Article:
There is a rather detailed article on ZigBee in the current issue of Dr. Dobb's Journal. It's a big download because of the screwy way DDJ distributes their magazine content online, the entire mag as a PDF file. The digital home technology is a hot area for investment, and more important to homeowners, offers real alternatives to the way their manage their homes.
I have 2 examples that I'll share, the first is the new irrigation system for our landscaping we had installed this summer that uses wireless moisture sensors throughout our property to activate the sprinkler systems only when the ground is dry. It's saved us a lot of money on water ($$ in California) and more importantly, enables us to conserve water while still enjoying the landscaping of our preference.
The second example is from just a week ago; the weather started to get a little chilly at night so our home heating system has been kicking in. Unfortunately, the thermostat is located in the worst possible place, in the room that gets the most sun and has a fireplace so it really cooks up nice and toasty at night until we go to bed, and then the residual heat in the room keeps it warm most of the night. The net effect is that the rest of the house is frickin cold. My wife told me she wants to get a space heater for our baby's room, to which I said NFW because those things are 1,500 watts (that's 12 1/2 amps) and "what am I, the *@^^damned utility company!". This, my friends, was a big mistake on my part... putting economic concerns ahead of the baby's welfare (let's just say the baby's room isn't the only thing chilly around my house at the moment).
The problem with the thermostat is that it's hardwired to the actual blower unit and furnace itself, so relocating the thermostat is a big deal because you have to fish new wiring though the walls to whatever the new location is. So I'd have to have an electrician come out, and then out again because they would screw it up, and then back out again because they would end up breaking something completely different. Not only would I end up with a big bill from the electrician, my kids room would still be cold, I'd have the space heater in there dimming the lights for the entire neighborhood, and my wife would still be mad at me.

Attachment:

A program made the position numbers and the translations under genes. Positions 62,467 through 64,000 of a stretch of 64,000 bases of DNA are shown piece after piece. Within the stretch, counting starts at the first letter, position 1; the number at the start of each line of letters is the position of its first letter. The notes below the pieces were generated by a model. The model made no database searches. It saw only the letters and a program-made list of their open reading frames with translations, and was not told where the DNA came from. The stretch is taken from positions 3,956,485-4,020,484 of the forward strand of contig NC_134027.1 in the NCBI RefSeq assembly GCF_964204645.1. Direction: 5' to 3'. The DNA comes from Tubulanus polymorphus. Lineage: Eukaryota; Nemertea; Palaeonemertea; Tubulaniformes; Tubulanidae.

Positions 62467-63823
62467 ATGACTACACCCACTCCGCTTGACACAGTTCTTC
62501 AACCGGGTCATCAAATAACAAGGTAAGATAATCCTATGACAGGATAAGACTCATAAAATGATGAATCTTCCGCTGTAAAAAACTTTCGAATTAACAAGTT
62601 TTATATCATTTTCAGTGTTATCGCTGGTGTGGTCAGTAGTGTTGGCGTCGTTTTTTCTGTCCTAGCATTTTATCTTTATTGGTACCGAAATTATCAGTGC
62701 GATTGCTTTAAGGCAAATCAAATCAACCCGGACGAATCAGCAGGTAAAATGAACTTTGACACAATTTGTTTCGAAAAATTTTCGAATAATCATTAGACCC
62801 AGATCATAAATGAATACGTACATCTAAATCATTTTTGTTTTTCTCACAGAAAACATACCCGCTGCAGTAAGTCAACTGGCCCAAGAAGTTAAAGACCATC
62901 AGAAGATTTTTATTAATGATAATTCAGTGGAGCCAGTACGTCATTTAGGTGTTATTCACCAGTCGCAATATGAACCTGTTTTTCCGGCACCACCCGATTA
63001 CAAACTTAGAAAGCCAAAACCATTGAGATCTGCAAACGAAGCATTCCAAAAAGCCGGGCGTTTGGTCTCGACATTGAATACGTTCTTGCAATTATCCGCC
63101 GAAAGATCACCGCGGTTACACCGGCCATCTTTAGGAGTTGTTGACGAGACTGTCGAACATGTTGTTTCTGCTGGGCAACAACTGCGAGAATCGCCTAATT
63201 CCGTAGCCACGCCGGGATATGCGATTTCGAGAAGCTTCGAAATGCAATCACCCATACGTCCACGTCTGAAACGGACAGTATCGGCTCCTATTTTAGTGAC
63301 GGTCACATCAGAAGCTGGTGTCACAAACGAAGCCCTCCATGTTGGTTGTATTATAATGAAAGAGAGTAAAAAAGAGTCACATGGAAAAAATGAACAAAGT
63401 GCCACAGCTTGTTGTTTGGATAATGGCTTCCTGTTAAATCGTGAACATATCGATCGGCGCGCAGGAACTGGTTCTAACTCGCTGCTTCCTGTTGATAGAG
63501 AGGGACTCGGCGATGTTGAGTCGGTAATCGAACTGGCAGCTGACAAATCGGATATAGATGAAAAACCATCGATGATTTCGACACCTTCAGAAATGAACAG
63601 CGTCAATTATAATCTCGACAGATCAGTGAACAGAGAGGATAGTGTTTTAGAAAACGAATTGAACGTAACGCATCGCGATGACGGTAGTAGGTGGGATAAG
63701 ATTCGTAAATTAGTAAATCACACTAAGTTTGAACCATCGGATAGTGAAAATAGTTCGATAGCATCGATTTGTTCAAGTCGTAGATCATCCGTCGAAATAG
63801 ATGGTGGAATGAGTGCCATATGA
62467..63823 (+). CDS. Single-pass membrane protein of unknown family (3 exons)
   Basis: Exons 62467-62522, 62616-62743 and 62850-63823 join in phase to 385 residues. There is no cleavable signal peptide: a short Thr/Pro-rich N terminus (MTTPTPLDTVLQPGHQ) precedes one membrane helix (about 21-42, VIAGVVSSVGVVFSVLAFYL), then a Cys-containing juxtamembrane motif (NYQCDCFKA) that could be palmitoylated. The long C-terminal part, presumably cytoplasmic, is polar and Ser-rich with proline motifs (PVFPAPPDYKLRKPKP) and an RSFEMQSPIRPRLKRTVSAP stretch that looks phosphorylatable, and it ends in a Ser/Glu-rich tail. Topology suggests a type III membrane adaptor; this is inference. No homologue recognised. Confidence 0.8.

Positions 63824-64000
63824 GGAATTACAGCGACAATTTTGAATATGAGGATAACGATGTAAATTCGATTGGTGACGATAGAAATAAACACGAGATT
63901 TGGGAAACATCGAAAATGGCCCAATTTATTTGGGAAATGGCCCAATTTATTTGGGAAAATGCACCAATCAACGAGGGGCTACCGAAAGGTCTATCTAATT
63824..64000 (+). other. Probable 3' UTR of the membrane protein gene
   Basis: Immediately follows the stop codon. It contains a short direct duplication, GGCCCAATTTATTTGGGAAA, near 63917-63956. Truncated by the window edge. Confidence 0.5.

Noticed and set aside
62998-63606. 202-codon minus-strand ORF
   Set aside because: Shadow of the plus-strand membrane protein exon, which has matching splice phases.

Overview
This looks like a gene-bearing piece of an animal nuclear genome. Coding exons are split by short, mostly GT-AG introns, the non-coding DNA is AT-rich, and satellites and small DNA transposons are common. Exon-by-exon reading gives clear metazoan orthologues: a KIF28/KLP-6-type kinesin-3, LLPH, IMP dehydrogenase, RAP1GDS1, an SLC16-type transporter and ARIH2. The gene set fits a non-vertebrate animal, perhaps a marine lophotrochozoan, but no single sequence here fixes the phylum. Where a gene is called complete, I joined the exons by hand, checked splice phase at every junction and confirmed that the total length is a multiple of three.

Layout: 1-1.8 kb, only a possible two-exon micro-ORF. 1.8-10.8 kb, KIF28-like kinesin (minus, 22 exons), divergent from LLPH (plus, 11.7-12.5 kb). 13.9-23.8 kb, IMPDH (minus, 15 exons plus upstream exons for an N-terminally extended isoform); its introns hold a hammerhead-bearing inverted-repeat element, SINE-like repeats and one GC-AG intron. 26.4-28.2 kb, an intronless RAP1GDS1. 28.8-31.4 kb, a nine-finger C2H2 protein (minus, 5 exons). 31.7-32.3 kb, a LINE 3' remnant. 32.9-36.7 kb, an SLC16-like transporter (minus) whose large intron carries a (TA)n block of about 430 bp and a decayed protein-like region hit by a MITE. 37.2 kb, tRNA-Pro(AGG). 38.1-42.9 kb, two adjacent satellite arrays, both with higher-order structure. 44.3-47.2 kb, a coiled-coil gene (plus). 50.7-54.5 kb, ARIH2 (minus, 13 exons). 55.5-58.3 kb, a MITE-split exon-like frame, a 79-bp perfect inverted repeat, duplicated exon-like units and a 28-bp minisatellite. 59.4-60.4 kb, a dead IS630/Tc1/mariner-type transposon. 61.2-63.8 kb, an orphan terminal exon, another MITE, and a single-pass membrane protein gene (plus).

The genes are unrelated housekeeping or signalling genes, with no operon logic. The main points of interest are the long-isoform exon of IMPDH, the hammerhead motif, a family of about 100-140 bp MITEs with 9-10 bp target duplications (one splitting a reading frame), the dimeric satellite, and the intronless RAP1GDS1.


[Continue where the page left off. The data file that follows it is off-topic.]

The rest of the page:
Technology has come to the rescue. I figured "hey, there's got to be some kind of wireless sensor that won't require a lof of time and work to install" and sure enough, Google revealed there are more than just a couple. I bought and installed a thermostat that has 2 wireless remote sensors that can be permanently mounted in other rooms or just moved around to wherever you want. The remotes operate on the 418mhz band, meaning they have good range and don't consume a lot of power, the batteries should easily go through the entire winter before needing replacement. We now heat our home according to what the coldest room in the house is, a great improvement over the original system, and all for $300.
The next step would be to replace the floor registers with mechanized units that can be opened or closed based on the room temperature to ensure a consistent temperature throughout the house. This is probably not in the immediate future because these units would require a power source to operate the aperature, plus more sensors.
Why am I telling this long story in relation to an article I read on ZigBee? Because ZigBee could end up being the most important nearband wireless network technology in the years to come. Designed as a low power consumption and low cost technology, it's also capable of handling really large sensor networks, up to 65,000 nodes, as well as having high security built in from the onset to prevent tampering with or eavesdropping on the networks by intruders.
The power consumption feature in the specification is a really important part of the technology. A ZigBee device will sleep more than it's active, this is call a "low duty cycle", and with the active power at 10mW and the sleep power at 10uW, a AAA battery will power a ZigBee device for 37,000 hours on a duty cycle of .1 percent. What all this means is that wireless light and appliance switches, security systems, environmental control, and much much more... and that's just in the home, I can't even begin to imagine the full scope of industrial applications. Imagine all the wall-mounted switches in your house not having to be wired to the whatever they control, the cost savings are significant.
The bill of materials (BOM) for the devices is also light, translating into a low cost of production. Requiring no more than an 8 bit microprocessor with onboard RAM, the 802.15.4 radio, and a battery, ZigBee devices can be manufactured and deployed inexpensively with the extra cost for the device more than offset by the reduction in wiring alone, not to mention the increased capabilities. Try to match that with Wifi or Bluetooth... you can't.
ZigBee is no one-size-fits-all technology, in fact, the low data rate topping out at 250kbs and limited range make it inappropriate for most applications. For digital home and industrial applications the niche technology may be the perfect fit, combining low cost with efficient and troublefree operation. Look to hear more about ZigBee as the standard approaches final approval. The ZigBee Alliance is a great source of information